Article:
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Book Notes: Adventures of a Chemist Collector, Alfred Bader

Chloe Loewe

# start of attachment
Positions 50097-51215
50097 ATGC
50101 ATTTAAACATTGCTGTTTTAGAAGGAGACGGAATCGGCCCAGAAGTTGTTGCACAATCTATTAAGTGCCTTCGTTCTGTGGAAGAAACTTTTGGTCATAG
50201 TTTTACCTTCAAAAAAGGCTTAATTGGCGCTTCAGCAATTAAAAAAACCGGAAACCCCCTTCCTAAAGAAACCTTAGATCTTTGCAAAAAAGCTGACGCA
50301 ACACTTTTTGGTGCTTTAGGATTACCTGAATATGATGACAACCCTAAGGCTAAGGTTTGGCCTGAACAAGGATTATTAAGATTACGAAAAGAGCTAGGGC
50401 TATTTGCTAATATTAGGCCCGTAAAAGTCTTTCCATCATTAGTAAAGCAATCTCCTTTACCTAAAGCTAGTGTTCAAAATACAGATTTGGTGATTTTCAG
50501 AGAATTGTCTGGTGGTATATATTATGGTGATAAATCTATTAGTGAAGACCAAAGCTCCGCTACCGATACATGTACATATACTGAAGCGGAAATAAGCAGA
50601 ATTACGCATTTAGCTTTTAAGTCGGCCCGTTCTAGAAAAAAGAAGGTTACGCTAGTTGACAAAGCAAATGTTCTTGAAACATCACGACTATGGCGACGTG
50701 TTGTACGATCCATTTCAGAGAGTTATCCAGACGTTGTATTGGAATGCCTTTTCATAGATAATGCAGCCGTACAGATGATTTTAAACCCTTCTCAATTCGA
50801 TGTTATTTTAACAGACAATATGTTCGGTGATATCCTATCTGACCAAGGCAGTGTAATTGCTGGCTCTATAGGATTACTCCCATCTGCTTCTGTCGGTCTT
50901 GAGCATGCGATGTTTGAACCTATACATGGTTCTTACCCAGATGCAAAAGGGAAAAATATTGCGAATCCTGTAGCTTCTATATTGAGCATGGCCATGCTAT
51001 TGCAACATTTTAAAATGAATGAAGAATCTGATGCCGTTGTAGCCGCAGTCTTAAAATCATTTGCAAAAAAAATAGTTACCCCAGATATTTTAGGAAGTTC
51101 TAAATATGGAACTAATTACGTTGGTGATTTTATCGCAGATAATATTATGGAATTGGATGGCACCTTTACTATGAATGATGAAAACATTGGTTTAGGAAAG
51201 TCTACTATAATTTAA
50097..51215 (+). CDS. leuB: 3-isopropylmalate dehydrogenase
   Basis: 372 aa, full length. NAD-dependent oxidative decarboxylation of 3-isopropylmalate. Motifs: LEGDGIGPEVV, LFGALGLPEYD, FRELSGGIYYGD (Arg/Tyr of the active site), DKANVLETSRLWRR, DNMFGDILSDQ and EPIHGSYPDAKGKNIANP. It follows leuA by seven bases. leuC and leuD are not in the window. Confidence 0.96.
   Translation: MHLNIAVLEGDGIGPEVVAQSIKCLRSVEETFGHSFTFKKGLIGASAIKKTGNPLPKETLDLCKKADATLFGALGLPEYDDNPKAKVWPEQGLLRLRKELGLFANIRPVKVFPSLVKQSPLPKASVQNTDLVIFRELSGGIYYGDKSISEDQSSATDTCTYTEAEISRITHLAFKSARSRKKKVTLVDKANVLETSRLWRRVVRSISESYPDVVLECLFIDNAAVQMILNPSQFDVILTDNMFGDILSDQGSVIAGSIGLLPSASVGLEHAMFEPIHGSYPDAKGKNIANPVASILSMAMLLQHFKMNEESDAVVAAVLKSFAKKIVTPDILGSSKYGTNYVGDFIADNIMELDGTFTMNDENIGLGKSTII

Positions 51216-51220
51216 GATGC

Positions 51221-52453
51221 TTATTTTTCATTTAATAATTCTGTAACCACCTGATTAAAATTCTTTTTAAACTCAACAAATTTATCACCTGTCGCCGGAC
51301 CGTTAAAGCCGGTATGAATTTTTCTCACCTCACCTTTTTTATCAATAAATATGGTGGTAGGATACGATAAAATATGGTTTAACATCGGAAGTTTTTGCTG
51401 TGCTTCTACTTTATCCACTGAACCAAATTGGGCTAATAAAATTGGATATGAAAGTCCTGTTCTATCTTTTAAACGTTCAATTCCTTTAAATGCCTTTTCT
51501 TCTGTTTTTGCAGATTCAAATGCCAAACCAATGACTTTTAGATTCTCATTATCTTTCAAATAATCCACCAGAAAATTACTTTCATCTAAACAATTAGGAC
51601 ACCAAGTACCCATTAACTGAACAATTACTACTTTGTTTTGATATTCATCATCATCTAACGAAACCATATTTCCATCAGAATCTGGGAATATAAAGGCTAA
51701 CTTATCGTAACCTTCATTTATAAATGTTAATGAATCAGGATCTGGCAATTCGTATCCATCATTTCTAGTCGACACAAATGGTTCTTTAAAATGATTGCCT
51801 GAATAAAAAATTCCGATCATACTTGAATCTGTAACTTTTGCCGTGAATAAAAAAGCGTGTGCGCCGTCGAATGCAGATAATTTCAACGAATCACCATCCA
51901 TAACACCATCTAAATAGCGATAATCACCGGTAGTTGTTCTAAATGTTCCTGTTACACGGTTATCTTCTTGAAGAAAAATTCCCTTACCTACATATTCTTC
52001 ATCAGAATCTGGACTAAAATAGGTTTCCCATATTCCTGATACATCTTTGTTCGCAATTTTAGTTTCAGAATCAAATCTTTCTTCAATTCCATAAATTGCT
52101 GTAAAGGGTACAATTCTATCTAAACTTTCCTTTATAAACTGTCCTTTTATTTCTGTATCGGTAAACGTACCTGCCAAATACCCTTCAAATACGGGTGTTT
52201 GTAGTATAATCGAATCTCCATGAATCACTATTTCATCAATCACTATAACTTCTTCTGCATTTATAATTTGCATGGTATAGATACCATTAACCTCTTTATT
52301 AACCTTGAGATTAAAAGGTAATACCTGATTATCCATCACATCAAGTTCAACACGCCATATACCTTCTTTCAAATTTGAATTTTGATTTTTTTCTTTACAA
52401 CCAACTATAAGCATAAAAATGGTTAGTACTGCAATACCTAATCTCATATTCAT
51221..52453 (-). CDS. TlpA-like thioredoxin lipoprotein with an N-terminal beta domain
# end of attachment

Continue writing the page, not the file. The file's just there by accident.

<plain_text><page sequence="1">Adventures of a Chemist Collector, Alfred Bader (Weidenfeld and Nicolson, 1995) 288pp. 4- 40pp. plates, index. ?14.99. I had read a brief account of Dr Bader in Chemistry in Britain (vol. 29, no. 11, Nov. 1993) and knew of his generosity in acquiring and giving the manor castle 243</page><page sequence="2">Book Notes at Herstmonceux, Sussex, to Queen's University, Kingston, Ontario, for use as a study centre, so I was pleased to learn more about him. Alfred Bader was born in Vienna in 1924 and brought up in a Jewish home by his widowed paternal aunt. Financial difficulties altered their lifestyle during the mid-193os, but he showed quite early on an appreciation of art, preferring to buy an Old Master drawing than a camera with money given him for his tenth birthday. Reading, playing football and collecting stamps were also early pursuits. Hitler's entry into Vienna, and laws which denied education to Jewish students after the age of fourteen persuaded his aunt it would be better for him to go with the first Kindertransport to England to stay with distant relatives. He learnt later that his aunt had died in Theresienstadt in 1941, and his mother died in 1948. Dr Bader writes of his early days in Hove and Brighton, of his benefactors and schooling. (Mention of Mrs Sarah Wolff, her son Martin, and her six granddaugh? ters in Montreal, brought a thrill, as I realized that I knew several of them, including Mrs Sarah Orkin who with her husband Philip has long been a member of the Jewish Historical Society here.) Bader tells us of his problems when, after a boyish escapade, he was arrested as a suspected enemy alien, taken to the Isle of Man and eventually to Canada where his studies continued while he was in custody. Deprived of news except from wind-blown 'scraps of newspaper', chance brought him a report of the death of Martin Wolff's wife; later he was able to make contact with Mr Wolff and to be released into his sponsorship in Montreal. With this help and support he applied to and was accepted at Queen's University and continued his studies in engineering and in chemistry, and after a period spent in industry, to work for a PhD at Harvard. The company with whom he had previously worked had by now been sold to one in Milwaukee and he moved there to continue his career. Dr Bader writes entertainingly about the problems and triumphs of his new life there, of his marriage, personal life and friendships, and of Aldrich, the chemical company with which he was involved. He tells of difficulties encountered and of successes; of the growth of Sigma-Aldrich and of the way in which he left it. This together with his second marriage - to the love of his life, Isabel - was a prelude to his second career, which includes collecting and dealing in paintings, but also undertaking many charitable projects. The many photographs, covering different phases of Dr Bader's life, will bring recognition and happy memories to many of his readers. Chloe Loewe</page></plain_text>